We’re still nearly two weeks from the third Republican presidential debate, and everyone is already acting crazy. Leading the way, as usual, is Donald Trump, who has threatened to boycott the October 28 event.
On Thursday, RNC officials and representatives from all of the GOP campaigns had a conference call to discuss CNBC’s planned debate format, which does not currently include opening and closing statements or a time limit. According to Politico, everyone was unhappy about the lack of statements, though some expressed their displeasure more colorfully than others:
First, Jason Miller, a top strategist for Ted Cruz, said his campaign would consider bailing if there weren’t openings and closings. Then, Chris LaCivita, an aide to Rand Paul, chimed in: “If we don’t have opening and closing statements, CNBC can go f— themselves.”
But Trump’s campaign manager, Corey Lewandowski, seems to have been the most forceful, saying that the wispy-headed diva would “reconsider his participation” in the debate unless CNBC promised statements and a time limit of two hours. He later clarified his position to the New York Times:
Mr. Lewandowski, in an interview, said: “The criteria that was outlined by CNBC was never discussed with any of the candidates or the campaigns. So what CNBC did was send out a memo and said, ‘Here’s the criteria as you have approved them and that went out to all the campaigns. We said we never agreed to this criteria.’”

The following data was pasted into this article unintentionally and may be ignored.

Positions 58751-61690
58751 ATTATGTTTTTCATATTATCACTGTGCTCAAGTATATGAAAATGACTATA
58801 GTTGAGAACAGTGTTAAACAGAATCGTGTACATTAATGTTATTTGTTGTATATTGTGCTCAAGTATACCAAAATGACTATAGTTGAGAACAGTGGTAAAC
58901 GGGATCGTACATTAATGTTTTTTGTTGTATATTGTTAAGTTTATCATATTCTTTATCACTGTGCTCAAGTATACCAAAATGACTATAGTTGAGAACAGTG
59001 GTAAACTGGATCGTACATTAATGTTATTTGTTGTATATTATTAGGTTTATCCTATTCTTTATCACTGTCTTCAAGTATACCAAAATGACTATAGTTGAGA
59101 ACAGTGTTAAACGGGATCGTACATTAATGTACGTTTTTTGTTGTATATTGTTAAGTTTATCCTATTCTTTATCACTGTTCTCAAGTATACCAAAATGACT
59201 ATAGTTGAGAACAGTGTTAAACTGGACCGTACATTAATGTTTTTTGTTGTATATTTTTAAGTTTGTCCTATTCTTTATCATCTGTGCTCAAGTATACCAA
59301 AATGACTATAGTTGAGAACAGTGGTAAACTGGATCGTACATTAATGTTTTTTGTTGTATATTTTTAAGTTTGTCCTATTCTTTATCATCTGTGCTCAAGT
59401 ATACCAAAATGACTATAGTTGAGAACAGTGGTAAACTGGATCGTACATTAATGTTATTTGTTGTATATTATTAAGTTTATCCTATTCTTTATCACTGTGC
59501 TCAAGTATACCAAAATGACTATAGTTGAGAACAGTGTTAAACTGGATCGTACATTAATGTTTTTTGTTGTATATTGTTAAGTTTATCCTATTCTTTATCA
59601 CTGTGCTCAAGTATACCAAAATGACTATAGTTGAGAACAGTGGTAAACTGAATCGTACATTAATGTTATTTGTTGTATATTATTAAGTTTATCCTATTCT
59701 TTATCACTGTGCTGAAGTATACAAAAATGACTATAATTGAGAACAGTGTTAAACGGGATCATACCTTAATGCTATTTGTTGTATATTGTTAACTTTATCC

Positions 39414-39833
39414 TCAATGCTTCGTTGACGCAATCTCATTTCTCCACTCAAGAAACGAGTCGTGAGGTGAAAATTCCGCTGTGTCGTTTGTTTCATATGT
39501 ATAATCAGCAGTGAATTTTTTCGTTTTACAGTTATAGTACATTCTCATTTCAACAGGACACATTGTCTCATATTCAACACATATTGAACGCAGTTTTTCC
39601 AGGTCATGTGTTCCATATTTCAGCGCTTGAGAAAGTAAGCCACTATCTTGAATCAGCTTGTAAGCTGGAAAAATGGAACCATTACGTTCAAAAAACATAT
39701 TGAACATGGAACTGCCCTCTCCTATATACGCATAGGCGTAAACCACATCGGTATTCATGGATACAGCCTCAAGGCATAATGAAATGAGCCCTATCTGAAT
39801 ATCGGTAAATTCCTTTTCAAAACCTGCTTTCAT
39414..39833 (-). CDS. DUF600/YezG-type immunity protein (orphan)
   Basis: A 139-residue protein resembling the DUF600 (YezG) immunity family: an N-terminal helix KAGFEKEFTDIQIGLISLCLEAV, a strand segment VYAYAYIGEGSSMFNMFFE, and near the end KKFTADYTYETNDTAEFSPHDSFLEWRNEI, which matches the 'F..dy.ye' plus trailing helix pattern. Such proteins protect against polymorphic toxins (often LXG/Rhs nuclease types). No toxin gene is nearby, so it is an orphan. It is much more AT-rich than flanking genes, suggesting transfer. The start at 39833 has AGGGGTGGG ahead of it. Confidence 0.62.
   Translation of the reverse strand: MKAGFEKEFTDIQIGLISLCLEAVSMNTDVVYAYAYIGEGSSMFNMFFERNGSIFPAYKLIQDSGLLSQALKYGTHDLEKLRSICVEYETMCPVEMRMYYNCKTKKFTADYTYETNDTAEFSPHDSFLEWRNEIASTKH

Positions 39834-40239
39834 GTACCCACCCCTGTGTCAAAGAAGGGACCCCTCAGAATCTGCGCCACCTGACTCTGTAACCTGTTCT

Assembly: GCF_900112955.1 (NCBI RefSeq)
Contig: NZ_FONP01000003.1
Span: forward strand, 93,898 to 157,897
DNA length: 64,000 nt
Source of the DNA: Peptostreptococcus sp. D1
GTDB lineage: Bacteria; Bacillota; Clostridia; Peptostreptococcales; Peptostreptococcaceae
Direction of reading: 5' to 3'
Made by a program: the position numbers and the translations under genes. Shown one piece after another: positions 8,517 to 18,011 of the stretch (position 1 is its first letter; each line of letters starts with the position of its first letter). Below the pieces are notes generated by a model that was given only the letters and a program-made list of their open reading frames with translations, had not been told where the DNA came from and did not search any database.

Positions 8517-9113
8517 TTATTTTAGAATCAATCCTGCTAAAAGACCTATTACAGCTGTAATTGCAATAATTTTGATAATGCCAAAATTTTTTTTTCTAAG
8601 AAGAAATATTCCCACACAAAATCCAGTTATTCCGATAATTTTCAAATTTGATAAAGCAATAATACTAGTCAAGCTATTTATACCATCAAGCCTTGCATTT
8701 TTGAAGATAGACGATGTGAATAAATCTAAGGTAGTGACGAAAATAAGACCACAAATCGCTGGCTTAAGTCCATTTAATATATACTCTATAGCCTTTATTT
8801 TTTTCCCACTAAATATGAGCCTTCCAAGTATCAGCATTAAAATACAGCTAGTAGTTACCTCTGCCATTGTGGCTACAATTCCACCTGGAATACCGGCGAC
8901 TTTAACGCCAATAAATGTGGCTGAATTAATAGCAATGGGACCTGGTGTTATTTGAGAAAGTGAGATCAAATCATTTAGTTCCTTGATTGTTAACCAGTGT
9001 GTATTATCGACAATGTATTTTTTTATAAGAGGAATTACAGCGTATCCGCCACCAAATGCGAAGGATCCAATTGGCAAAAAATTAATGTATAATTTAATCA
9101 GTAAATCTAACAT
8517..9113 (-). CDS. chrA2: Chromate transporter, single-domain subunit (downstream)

“For us it was imperative that the time be changed to 120 minutes” for the length of the debate, he said. Mr. Trump had been unhappy with the nearly three-hour length of the CNN debate that Republicans recently took part in.
“Until we have this criteria specifically laid out,” he added, “it is difficult to participate.”
If CNBC doesn’t cave to those demands, then we’ll find out what the other candidates value more: the opportunity to talk about whatever they want for a minute or two, or the sight of a Trump-free stage.